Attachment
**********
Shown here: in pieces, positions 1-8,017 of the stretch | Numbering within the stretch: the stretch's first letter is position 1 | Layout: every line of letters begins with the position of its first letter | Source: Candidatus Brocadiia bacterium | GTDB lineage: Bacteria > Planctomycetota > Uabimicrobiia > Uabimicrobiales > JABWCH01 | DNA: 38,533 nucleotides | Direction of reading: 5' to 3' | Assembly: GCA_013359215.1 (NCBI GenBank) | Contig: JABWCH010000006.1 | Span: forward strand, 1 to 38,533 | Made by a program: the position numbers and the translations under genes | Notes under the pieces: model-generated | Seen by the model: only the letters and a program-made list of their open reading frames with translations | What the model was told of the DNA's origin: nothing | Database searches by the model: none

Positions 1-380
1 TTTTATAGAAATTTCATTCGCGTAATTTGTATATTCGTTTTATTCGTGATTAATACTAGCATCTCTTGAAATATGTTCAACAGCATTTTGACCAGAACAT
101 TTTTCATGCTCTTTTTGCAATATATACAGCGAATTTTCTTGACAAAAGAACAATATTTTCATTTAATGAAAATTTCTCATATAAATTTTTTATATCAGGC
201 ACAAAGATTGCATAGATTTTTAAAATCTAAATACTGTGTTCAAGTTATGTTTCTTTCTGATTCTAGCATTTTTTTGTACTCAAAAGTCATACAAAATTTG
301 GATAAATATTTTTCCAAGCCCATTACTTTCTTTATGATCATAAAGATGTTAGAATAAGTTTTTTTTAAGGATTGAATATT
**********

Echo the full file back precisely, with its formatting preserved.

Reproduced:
Shown here: in pieces, positions 1-8,017 of the stretch | Numbering within the stretch: the stretch's first letter is position 1 | Layout: every line of letters begins with the position of its first letter | Source: Candidatus Brocadiia bacterium | GTDB lineage: Bacteria > Planctomycetota > Uabimicrobiia > Uabimicrobiales > JABWCH01 | DNA: 38,533 nucleotides | Direction of reading: 5' to 3' | Assembly: GCA_013359215.1 (NCBI GenBank) | Contig: JABWCH010000006.1 | Span: forward strand, 1 to 38,533 | Made by a program: the position numbers and the translations under genes | Notes under the pieces: model-generated | Seen by the model: only the letters and a program-made list of their open reading frames with translations | What the model was told of the DNA's origin: nothing | Database searches by the model: none

Positions 1-380
1 TTTTATAGAAATTTCATTCGCGTAATTTGTATATTCGTTTTATTCGTGATTAATACTAGCATCTCTTGAAATATGTTCAACAGCATTTTGACCAGAACAT
101 TTTTCATGCTCTTTTTGCAATATATACAGCGAATTTTCTTGACAAAAGAACAATATTTTCATTTAATGAAAATTTCTCATATAAATTTTTTATATCAGGC
201 ACAAAGATTGCATAGATTTTTAAAATCTAAATACTGTGTTCAAGTTATGTTTCTTTCTGATTCTAGCATTTTTTTGTACTCAAAAGTCATACAAAATTTG
301 GATAAATATTTTTCCAAGCCCATTACTTTCTTTATGATCATAAAGATGTTAGAATAAGTTTTTTTTAAGGATTGAATATT